The Turkish Central Bank (TCMB) has recently raised its key interest rate rather unexpectedly by 200 bp to 10.25%. The move was explicitly justified by the risks to the inflation outlook and the need to keep inflation expectations in check.
The guardians of the currency had long been reluctant to take this step in the form of an increase in the official key interest rate, thus completing a move away from „more restrictive monetary policy through the back door“, which had been overdue for weeks. By mid-August at the latest, the central bank had arranged the supply of liquidity in such a way that commercial banks were forced into more expensive refinancing facilities. In this way, the guardians of the currency were able to increase the average refinancing costs of the financial institutions and thus provide a restrictive impulse to the Turkish money markets. At the same time, however, monetary policy transparency and credibility were lost, as the hesitant attitude was interpreted as a kneeling before President Erdogan. He had also recently spoken out loudly in favor of lower interest rates.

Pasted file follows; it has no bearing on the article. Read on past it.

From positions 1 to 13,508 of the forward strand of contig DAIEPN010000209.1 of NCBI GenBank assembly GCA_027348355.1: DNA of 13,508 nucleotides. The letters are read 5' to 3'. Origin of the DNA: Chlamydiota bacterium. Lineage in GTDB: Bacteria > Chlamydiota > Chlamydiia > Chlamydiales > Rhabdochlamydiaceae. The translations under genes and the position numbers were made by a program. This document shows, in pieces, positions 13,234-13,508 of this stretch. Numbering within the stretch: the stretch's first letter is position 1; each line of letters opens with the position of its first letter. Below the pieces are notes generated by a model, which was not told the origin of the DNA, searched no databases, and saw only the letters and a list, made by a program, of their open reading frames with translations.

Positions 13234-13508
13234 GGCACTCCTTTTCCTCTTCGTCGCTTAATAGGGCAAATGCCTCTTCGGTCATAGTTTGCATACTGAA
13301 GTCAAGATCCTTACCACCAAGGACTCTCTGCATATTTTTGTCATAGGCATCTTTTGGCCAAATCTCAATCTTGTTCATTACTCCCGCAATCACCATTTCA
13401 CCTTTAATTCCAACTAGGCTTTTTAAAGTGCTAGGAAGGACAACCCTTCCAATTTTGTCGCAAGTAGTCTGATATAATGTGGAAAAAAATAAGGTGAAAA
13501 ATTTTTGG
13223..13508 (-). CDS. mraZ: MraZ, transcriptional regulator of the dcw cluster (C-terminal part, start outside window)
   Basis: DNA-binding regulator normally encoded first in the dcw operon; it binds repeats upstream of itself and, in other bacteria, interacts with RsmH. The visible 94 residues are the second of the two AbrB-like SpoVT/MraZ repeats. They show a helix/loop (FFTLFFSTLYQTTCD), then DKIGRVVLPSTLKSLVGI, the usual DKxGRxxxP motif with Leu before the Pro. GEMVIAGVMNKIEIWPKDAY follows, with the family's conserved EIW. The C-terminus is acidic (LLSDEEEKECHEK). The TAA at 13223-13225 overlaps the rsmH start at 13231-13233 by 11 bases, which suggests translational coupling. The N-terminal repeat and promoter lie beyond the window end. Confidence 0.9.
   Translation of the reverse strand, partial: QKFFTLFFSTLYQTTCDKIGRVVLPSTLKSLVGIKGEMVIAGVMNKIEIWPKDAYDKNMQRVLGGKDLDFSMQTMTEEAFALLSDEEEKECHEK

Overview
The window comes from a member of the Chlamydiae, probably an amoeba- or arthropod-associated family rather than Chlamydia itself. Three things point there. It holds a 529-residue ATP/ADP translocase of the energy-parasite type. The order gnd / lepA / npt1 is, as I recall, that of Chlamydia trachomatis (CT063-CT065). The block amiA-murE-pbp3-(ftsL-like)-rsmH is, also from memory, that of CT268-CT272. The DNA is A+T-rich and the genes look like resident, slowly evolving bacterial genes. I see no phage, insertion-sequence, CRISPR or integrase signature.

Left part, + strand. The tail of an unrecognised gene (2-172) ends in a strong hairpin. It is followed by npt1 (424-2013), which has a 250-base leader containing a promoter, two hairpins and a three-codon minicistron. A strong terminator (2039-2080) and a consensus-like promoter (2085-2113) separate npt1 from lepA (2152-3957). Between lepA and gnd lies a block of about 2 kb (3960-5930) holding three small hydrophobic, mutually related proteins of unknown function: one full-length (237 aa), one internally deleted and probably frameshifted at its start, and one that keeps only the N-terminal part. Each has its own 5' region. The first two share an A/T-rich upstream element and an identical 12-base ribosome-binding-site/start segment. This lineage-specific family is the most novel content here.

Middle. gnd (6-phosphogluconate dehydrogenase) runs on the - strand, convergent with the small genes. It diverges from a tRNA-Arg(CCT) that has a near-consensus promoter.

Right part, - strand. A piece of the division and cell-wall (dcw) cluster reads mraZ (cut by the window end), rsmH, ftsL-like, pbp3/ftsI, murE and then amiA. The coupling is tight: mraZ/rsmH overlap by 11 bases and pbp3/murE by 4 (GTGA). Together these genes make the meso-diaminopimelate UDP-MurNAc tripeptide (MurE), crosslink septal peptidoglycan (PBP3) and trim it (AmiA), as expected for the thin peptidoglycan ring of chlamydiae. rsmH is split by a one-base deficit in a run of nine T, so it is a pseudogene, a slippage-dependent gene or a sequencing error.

The increase in the official key interest rate is a correct and important measure, especially in view of the tarnished reputation of the TCMB. However, it remains questionable whether it is sufficient to counteract the increased price pressure and the continuing weakness of the lira in the long term. On the one hand, doubts seem to be justified with regard to the real official key interest rate, which remains in negative territory even after the interest rate increase. On the other hand, the excessively hesitant stance of the central bank is not the only reason for the dwindling confidence of investors and the accompanying slide in the Turkish national currency. On the contrary, President Erdogan’s harsh foreign policy rhetoric towards the EU in the dispute over possible natural gas deposits in the Mediterranean recently caused uncertainty and even speculation about an imminent military conflict. The recent escalation of tensions between Armenia and Azerbaijan is also of little help, since Turkey is considered Azerbaijan’s protective power. Without an end to the foreign policy storming, it will probably be difficult for the lira to stabilize permanently or even herald a sustained recovery.